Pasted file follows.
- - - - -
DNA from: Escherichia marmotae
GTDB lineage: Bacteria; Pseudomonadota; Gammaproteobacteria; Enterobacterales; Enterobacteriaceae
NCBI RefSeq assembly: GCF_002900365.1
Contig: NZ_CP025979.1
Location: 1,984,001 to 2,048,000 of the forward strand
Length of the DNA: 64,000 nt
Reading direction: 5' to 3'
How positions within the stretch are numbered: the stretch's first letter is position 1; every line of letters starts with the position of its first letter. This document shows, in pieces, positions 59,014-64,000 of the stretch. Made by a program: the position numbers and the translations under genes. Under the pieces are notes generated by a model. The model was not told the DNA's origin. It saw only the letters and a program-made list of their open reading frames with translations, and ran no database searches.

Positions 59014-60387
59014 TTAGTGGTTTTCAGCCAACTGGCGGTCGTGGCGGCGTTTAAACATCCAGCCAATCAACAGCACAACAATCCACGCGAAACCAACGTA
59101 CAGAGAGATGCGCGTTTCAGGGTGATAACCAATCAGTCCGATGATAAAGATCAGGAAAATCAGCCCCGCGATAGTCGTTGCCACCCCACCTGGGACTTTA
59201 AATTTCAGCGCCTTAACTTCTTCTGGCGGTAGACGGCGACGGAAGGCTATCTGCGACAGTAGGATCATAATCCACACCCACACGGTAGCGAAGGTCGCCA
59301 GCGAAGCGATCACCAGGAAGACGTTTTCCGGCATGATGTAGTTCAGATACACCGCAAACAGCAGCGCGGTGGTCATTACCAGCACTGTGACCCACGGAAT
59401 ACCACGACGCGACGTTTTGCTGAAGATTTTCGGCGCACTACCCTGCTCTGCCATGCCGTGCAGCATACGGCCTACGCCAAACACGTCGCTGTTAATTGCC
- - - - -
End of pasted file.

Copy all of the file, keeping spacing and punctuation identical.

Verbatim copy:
DNA from: Escherichia marmotae
GTDB lineage: Bacteria; Pseudomonadota; Gammaproteobacteria; Enterobacterales; Enterobacteriaceae
NCBI RefSeq assembly: GCF_002900365.1
Contig: NZ_CP025979.1
Location: 1,984,001 to 2,048,000 of the forward strand
Length of the DNA: 64,000 nt
Reading direction: 5' to 3'
How positions within the stretch are numbered: the stretch's first letter is position 1; every line of letters starts with the position of its first letter. This document shows, in pieces, positions 59,014-64,000 of the stretch. Made by a program: the position numbers and the translations under genes. Under the pieces are notes generated by a model. The model was not told the DNA's origin. It saw only the letters and a program-made list of their open reading frames with translations, and ran no database searches.

Positions 59014-60387
59014 TTAGTGGTTTTCAGCCAACTGGCGGTCGTGGCGGCGTTTAAACATCCAGCCAATCAACAGCACAACAATCCACGCGAAACCAACGTA
59101 CAGAGAGATGCGCGTTTCAGGGTGATAACCAATCAGTCCGATGATAAAGATCAGGAAAATCAGCCCCGCGATAGTCGTTGCCACCCCACCTGGGACTTTA
59201 AATTTCAGCGCCTTAACTTCTTCTGGCGGTAGACGGCGACGGAAGGCTATCTGCGACAGTAGGATCATAATCCACACCCACACGGTAGCGAAGGTCGCCA
59301 GCGAAGCGATCACCAGGAAGACGTTTTCCGGCATGATGTAGTTCAGATACACCGCAAACAGCAGCGCGGTGGTCATTACCAGCACTGTGACCCACGGAAT
59401 ACCACGACGCGACGTTTTGCTGAAGATTTTCGGCGCACTACCCTGCTCTGCCATGCCGTGCAGCATACGGCCTACGCCAAACACGTCGCTGTTAATTGCC